From the Kremlin to Windsor Castle, the sensational tulip takes center stage in spring gardens around the world. In Holland, they are a 2 billion dollar business and bulb fields resemble gigantic Piet Mondrian color-block paintings.
Tulips have traveled far from their natural home in Central Asia. In the process they aroused passions and drove men and financial markets crazy.
Tulip Mania and Market Frenzy
When Tulips arrived in Holland from Turkey, in the 16th century, they created a huge sensation.Their intense color and elegant shape seemed exotic and created instant demand.
Suleyman the Magnificent had tulips embroidered on his robes and, it is said, his underwear.
Speculation grew with demand then prices soared and a colossal financial bubble formed. As the frenzy intensified some bulbs changed hands ten times a day. Merchants traded fortunes for one Semper Augustus bulb, a white bloom with red streaks. In 1663 a farmhouse in Hoorn was sold for three bulbs. The tulip was a phenomenon and the market craziness dubbed Tulip Mania.**
Tulips, Sultans and the Ottoman Empire
Before tulips reached Holland they bewitched and beguiled the Sultans of the Ottoman Empire. In Constantinople the Palaces of Topkapi and Ciragan were surrounded with gardens filled with thousands of bulbs.
Tulips were so important to the Ottomans that the reign of Sultan Ahmed III is designated the Tulip Era. Vast fields outside the city provided blooms for lavish diplomatic parties where pyramids of tulips dominated the decor. Guests were instructed to wear clothing the color of tulips.
The tulip motif became an integral element of Ottoman culture. Most famously used for decorating Iznik ceramics and used on mosques and buildings. It also adorned clothing. Suleyman the Magnificent had tulips embroidered on his robes and, it is said, his underwear.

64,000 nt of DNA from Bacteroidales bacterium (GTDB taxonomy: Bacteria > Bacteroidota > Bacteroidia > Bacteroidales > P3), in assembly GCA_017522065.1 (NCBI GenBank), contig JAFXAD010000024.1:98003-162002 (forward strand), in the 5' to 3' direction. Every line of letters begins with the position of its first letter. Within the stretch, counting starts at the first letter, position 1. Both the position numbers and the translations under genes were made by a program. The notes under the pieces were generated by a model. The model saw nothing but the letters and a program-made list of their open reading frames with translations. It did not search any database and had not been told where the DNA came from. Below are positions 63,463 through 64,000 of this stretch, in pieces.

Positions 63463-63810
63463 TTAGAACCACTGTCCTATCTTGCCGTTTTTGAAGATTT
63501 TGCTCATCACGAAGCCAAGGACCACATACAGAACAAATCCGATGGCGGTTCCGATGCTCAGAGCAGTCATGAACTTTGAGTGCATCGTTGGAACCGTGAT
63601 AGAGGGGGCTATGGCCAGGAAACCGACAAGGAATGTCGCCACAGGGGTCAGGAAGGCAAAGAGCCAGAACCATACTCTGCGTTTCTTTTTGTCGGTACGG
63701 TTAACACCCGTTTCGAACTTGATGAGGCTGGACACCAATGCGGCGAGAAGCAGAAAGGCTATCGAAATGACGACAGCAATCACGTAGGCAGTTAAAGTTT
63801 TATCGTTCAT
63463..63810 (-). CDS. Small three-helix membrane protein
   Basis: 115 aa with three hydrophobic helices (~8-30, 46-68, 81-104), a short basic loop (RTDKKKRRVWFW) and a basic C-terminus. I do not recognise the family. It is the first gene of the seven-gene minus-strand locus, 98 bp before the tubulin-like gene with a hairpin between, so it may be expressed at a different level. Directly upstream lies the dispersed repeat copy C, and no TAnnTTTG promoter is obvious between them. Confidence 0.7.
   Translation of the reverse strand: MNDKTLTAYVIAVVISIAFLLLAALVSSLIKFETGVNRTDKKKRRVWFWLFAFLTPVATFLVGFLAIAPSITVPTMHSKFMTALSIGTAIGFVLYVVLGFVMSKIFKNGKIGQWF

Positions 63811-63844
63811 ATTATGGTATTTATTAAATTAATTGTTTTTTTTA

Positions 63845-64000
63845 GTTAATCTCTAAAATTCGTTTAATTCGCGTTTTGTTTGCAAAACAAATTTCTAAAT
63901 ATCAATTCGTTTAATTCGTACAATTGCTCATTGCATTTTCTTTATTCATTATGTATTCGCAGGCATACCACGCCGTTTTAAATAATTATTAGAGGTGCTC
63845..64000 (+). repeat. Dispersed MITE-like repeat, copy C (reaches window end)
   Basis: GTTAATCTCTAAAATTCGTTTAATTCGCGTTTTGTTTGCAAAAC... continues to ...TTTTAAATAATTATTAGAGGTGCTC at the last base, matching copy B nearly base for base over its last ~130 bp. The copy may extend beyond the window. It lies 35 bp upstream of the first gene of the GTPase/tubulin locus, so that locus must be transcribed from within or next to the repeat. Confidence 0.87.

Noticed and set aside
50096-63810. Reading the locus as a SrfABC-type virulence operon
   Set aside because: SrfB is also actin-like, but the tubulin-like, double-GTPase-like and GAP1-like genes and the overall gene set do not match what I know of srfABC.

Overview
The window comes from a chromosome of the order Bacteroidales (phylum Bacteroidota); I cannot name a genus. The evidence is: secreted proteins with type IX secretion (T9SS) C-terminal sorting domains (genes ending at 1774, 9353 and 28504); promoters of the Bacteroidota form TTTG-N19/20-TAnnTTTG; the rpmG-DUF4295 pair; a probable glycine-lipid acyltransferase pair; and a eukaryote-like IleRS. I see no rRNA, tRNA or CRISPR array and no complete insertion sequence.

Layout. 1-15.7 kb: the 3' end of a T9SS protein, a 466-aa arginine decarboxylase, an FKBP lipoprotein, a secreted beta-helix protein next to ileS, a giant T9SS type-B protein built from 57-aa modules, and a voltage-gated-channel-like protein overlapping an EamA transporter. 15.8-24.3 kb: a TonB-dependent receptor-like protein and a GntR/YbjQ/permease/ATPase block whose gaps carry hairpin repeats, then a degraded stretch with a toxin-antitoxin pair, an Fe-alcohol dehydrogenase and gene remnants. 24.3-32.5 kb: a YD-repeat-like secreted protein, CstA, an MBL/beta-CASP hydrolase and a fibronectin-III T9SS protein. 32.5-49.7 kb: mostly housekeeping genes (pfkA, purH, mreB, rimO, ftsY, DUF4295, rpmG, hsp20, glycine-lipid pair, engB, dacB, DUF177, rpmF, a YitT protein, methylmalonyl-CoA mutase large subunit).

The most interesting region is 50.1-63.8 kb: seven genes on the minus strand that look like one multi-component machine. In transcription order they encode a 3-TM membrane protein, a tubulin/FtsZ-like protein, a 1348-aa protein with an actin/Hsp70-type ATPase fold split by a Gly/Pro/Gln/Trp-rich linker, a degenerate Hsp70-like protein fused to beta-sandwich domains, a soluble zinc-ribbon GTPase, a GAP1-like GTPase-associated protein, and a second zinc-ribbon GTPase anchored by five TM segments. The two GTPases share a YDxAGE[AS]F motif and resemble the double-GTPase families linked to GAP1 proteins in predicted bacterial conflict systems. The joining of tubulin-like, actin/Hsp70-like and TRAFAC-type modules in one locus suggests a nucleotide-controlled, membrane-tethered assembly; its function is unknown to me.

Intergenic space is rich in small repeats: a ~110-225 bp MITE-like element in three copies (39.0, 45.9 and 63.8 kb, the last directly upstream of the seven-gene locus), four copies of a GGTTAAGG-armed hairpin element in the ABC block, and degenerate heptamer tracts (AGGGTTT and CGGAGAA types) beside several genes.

Where did the Sensational Tulip Come From?
Long before tulips drove men and financial markets to distraction, or had attained the status as motif of an empire, tulips were wild flowers. Home was the Tien Shan mountains of Central Asia where they still thrive.
Their journey west was probably along the Ancient Silk Road. When traveling in Uzbekistan’s Ferghana Valley I saw women selling bunches of wild red tulips gathered from meadows.
Travel Along the Ancient Silk Road
Probably merchants traveling with caravans of camels, enchanted by the spring blooms, tucked bulbs into their saddle packs. Eventually tulips reached Samarkand, Bukara and then Persia. In each place they created a sensation, were painted and often the subject of poetry. Eventually they reached Turkey.
The Sensational tulip has come a long way.
is a classic example of speculation in Investing 101. Recently published, Tulipomania: The Story of the Worlds Most Coveted Flower and the Extraordinary Passions it Aroused, By journalist, Mike Dash. It is a page turner which details the phenomenon.
Want to Learn More about Tulips?
“The Flower that Drove Men Mad” is a popular illustrated talk I give in Spring. I cover the tulip as inspiration for the artist and for decor, showing over 50 images. Also, I include colorful Behind Palace Walls gossip from the Ottoman Empire.
Where to See Tulips: